Comprehensive Lessons Learned

Friday October 16, 2009

What is it?

A new publication summarizing key lessons learned from more than seven years of war in Iraq and Afghanistan that underpin capabilities development and integration. A lesson is knowledge or understanding gained by experience; it is learned when this understanding is put into action. The Comprehensive Lessons Learned includes insights from the Operating and Generating forces. Each lesson learned is significant, valid, applicable and describes a problem or issue that the Army may leverage for successful change.

What is the Army doing?

The Army has acted on each of the Comprehensive Lessons Learned, however, some still require more action. Training and Doctrine Command (TRADOC) is spearheading this effort. This conflict is a competitive learning battle against adaptive adversaries who fight by their own rules among the local population. The environment drives the Army to continuously adapt in order to succeed. In warfare, the side that learns faster and adapts more rapidly-the better learning organization-usually wins.

These key insights will shape our nation's perspective, strategic direction and necessary improvements to the Operating Force and Generating Force. During this era of persistent conflict, several information sources provide relevant and competing insights the wars in Iraq and Afghanistan and operations by other land forces. We must be cognizant of the wide variety of sources, recognize divergent perspectives and assess the numerous strategic, policy, programmatic, acquisition, operational, tactical and analytical inputs that could inform and influence our decisions. Lessons learned that we accept must be based on facts.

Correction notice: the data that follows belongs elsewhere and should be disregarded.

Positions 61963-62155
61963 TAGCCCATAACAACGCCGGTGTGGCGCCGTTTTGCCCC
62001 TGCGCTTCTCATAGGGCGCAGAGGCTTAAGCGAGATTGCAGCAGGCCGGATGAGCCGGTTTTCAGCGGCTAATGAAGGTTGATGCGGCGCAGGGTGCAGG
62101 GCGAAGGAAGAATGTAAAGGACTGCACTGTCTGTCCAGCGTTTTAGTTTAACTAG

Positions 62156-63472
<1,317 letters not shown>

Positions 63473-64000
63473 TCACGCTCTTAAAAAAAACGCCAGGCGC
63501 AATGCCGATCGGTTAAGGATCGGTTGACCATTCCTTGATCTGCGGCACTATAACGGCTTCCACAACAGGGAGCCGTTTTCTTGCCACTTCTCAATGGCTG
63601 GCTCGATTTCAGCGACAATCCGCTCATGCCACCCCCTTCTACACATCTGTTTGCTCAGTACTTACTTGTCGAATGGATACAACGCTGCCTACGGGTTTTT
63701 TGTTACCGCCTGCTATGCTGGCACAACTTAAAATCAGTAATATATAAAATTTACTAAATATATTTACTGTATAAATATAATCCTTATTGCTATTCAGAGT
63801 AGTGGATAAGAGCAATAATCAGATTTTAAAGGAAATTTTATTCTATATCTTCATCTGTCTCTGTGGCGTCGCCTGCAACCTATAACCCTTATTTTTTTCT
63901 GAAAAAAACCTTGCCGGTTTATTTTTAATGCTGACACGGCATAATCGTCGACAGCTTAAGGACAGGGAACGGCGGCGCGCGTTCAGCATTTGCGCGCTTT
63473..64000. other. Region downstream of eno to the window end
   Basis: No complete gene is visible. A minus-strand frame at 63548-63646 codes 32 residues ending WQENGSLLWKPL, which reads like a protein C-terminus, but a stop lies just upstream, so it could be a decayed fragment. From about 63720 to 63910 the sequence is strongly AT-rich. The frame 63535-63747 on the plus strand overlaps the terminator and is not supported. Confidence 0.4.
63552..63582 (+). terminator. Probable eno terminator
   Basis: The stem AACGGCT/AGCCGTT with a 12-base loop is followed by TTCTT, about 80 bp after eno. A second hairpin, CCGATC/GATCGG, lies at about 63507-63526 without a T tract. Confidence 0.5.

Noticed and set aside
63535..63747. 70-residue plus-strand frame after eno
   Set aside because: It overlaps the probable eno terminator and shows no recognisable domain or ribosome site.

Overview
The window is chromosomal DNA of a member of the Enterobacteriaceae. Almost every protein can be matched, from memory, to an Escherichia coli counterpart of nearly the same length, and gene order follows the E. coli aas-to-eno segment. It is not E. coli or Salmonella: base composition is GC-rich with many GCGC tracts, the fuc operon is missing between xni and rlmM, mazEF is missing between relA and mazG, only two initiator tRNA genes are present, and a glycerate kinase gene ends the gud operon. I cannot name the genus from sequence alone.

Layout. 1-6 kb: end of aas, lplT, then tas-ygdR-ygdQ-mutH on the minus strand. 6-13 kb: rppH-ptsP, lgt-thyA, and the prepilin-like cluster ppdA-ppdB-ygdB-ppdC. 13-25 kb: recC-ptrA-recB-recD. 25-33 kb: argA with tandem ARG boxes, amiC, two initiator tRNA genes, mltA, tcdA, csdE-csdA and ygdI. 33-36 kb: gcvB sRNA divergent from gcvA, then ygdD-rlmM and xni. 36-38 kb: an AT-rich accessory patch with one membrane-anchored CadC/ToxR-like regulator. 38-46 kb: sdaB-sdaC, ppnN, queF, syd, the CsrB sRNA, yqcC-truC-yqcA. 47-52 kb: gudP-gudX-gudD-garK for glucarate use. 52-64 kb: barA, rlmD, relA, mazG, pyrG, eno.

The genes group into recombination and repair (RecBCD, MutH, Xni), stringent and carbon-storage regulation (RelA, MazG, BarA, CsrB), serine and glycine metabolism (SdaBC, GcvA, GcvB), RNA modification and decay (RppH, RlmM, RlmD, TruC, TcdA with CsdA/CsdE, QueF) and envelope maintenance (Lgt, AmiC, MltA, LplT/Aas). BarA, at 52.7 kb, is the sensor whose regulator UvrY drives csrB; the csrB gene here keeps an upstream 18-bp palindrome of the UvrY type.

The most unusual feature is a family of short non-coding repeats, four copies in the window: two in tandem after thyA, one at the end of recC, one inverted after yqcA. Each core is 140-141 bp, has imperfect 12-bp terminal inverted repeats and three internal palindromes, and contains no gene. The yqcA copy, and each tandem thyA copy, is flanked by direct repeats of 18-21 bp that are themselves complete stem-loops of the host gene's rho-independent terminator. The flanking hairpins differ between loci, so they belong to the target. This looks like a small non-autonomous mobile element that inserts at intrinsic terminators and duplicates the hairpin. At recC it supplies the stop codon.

Why is this important to the Army?

No military can remain stagnant and expect to prevail on today's battlefield. The United States Army is a learning institution. The active solicitation and validation of lessons learned directly affects our Army's ability to adapt and succeed. The Comprehensive Lessons Learned helps strengthen our units with the latest materiel and non-materiel solutions to meet operating environment challenges. Further, the fact-based approach to lessons learned helps implement the highest payoff actions while minimizing the likelihood that our Army will learn the wrong lessons.

What does the Army have planned for the future?

TRADOC will assess and codify lessons learned from the Army and other sources for an annual publication of Comprehensive Lessons Learned. TRADOC will remain diligent to compile, assess, determine and validate key lessons that will drive the development and integration of new Army capabilities.


TRADOC Web site





Army Professional Writing







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2009 Commemorations :

Year of the NCO

Year of the Military Family

100th Anniversary of the Chaplain Assistant

October 2009

Army Domestic Abuse Prevention/Awareness Month
National Disability Employment Awareness Month
National Depression Education and Awareness Month
Energy Awareness Month


"…I believe we need to develop a more rigorous analytical framework before moving forward – the type of framework that will be provided by the Quadrennial Defense Review. I should note that this will be the first QDR able to fully incorporate the numerous lessons learned on the battlefield these last few years. Lessons about what mix of hybrid tactics future adversaries, both state and non-state actors, are likely to pursue."

- Secretary of Defense Robert Gates, Carlisle, Pa., Thursday, April 16, 2009

Remarks by Secretary of Defense Robert Gates at the Army War College, Carlisle, Pa.


Year of the Noncommissioned Officer

"The standards that are given by the Army - whether it be our leadership values, our equipment we use or the training we employ - are so critical. These aren't things that were just thought up [on the] spur of the moment; these are things that men have sweat blood for, to develop, so that we have better tactics, techniques and procedures than any other country and because of that we're able to adapt on the battlefield more readily and quickly than any other force in the world."

- Sgt. 1st Class Timothy Nein, Kentucky Army National Guard, giving a briefing at the Army's Sergeants Corner at the Association of the United States Army Annual Meeting, Washington D.C.

Year of the NCO: Distinguished Service Cross recipient outlines keys to success


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